– We cannot recognize object exactly only by
    template matching
  – Need for some process which transform input
    images or data  alignment
2 studies in alignment approaches
• Shepard & Metzler
  – Mental rotation of 3D objects shapes
  – A single mental rotation mechanism
  – Evidence*: same results from rotated depth and
    picture-plane pairs.
• Tarr & Pinker
  – Multiple view hypothesis (?)
                Tarr & Pinker
• Wanted to investigate “mental rotation” in
  more detail
  – Two hypotheses
     • Single canonical image stored in memory and all
       new images are aligned to that single representation
     • Multiple-Views stored in memory.
        – Align new view to closest stored view
       Tarr & Pinker: Method
• Train subjects to recognize small set of
  novel, letter-like objects.
  – Did a “handedness” task
  – Is the image the trained image (standard)or its
    mirror reversal?
Tarr & Pinker: Stimuli
           • Novel, letter-like
             images.
           • Subjects trained on 3
             of the images
              – Reduce stimuli specific
                effects
       Tarr & Pinker: Procedure
• Trained subjects on 4 different orientations
   – (0°,45°,-90°,135°)
• Tested on trained and “surprise orientations”
• Measured response times
Tarr & Pinker: Exp. 1 Results
                      Initial reaction times
                      similar to S&M

                      Surprise orientations
                      slower than trained

                      Performance improves
                      after 13 blocks



                  Block 1~12: practice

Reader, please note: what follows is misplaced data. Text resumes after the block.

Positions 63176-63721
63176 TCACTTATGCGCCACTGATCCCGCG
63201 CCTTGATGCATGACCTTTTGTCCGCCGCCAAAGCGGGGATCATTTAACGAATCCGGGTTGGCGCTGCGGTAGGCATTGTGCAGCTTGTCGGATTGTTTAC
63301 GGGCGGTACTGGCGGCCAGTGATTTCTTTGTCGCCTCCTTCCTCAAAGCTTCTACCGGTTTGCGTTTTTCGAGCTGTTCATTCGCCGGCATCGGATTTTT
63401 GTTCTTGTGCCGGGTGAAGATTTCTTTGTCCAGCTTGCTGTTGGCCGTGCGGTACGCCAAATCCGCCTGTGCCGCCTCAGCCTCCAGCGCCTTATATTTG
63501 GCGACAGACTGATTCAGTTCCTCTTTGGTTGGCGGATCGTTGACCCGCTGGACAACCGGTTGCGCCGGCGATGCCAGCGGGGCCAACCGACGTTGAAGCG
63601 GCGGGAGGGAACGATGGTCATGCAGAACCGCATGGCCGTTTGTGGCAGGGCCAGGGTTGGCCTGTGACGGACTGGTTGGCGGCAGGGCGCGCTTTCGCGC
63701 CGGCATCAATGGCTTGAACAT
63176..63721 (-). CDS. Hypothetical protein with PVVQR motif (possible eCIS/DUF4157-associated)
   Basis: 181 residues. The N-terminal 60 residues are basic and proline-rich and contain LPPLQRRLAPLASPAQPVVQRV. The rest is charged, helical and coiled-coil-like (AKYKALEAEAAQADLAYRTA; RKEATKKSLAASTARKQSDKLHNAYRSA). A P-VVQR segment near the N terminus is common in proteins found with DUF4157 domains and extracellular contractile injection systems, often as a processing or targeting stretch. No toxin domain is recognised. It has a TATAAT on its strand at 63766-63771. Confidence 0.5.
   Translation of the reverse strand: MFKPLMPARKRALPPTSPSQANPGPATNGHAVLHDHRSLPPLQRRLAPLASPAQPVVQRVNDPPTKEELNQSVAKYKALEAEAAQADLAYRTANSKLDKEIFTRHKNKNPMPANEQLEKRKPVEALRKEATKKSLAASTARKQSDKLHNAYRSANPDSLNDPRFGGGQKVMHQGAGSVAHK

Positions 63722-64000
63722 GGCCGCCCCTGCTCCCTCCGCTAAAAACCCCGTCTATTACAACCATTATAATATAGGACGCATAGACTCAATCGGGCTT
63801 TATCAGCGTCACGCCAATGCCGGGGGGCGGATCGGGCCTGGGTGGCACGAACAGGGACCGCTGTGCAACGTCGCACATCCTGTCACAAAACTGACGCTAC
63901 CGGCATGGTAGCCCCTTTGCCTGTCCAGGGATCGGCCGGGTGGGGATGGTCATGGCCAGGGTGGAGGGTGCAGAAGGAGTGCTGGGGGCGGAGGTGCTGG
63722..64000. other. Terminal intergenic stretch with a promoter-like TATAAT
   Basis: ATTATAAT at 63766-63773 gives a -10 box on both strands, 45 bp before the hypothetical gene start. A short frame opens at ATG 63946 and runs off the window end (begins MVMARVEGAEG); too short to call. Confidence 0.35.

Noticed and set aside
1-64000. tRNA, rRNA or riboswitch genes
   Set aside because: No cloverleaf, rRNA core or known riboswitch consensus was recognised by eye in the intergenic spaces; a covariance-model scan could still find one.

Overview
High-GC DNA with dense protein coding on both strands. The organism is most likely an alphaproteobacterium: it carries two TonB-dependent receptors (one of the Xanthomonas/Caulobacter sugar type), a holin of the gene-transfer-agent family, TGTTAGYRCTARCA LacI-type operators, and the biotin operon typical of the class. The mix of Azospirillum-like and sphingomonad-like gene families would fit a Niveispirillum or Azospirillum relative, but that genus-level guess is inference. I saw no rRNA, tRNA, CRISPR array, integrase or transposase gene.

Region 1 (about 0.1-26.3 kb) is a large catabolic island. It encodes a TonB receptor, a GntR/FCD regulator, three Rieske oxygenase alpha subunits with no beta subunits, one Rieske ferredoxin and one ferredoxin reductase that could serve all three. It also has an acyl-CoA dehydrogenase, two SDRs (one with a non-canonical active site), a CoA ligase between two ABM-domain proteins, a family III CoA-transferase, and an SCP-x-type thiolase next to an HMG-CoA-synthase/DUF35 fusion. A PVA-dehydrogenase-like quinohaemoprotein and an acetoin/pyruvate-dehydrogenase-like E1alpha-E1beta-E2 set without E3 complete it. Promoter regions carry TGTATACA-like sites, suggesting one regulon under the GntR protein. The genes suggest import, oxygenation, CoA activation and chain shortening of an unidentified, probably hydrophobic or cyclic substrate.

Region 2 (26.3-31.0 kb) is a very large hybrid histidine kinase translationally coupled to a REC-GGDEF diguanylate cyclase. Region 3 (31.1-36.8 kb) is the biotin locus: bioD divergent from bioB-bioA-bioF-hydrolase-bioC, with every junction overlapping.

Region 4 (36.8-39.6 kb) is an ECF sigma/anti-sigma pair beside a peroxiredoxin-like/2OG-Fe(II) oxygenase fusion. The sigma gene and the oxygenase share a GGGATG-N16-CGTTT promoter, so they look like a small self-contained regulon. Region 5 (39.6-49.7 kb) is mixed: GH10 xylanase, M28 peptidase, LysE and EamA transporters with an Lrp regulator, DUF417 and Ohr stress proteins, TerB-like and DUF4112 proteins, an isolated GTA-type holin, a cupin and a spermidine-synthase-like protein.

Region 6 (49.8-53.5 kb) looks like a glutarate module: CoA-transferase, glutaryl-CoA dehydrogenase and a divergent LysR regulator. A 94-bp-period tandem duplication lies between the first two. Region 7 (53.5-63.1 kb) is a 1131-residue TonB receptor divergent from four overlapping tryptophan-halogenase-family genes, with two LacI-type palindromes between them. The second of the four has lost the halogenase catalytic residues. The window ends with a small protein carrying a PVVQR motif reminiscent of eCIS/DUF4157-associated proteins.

Block 13: practice + surprise
Tarr & Pinker: Exp. 1 Results
                       Compute best fitting
                       line to compute slope

                        Surprise orientations’
                        required degree to be
                        rotated
                          90 : 45 
                        - 135: 45 
                        - 45 : 45 
                        but 180   : 90



                  “4 different orientation-
                  images stored in memory?”
 Tarr & Pinker: Exp. 1 Results




High slope = much rotation = single canonical image
 Tarr & Pinker: Exp. 1 Summary
• Stimuli showed a similar result to previous
  findings
  – Increased RT with disparate orientations from
    training
  – Subjects showed improvement following
    training
  – Even after training, subjects were slower on
    non-trained (intermediate) orientations
Tarr & Pinker: Exp. 2 Motivation
• Demonstrated an improvement in
  recognition times with training.
  – Not a demonstration of canonical or multiple
    views.
  – Experiment 2, train on a few orientations and
    test on multiple orientations.
  – See if there is evidence for rotating to the
    “nearest” trained orientation.
      Tarr & Pinker: Methods
• Similar to Experiment 1
  – However, classification task rather than
    “handedness” task.
     • Three objects: “Kip”, “Kef”, “Kor”, and distractors
  – Record response times
Tarr & Pinker: Exp. 2 Procedure
                • Train on 3 orientations
                • Test on multiple
                  intervening orientations
                • Look for rotation
                  functions to nearest
                  trained orientation
Tarr & Pinker: Exp. 2 Results
 Tarr & Pinker: Exp. 2 Summary
• Investigated whether subjects show a
  linearly increasing RT to canonical view or
  closest trained view.
  – Showed mixed evidence.
  – For 0° and 210° it appears that there is a dip in
    the surrounding RTs
     • Suggests rotation to nearest orientation
  – For 105° no evidence of alignment.
Tarr & Pinker: Exp. 2 Results
                     Mental Rotation in
                     Block 1

                     By block 13 trained
                     orns are fast

                      Mental rotation
                      rate for untrained
                      orns slower.
         Tarr & Pinker: Study 3
• Wanted to see if “handedness” played a role in
  recognition times.
  – Experiment 1 showed effect for handedness
    judgment.
  – Subjects might engage in handedness judgment
    unnecessarily.
  – Trained on both “standard” and “reversed” images
  – Tested on both set of images
     • No handedness judgment required
Tarr & Pinker: Exp. 3 Results
                        180

               -135 
        90 
- 45

				
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posted:8/3/2011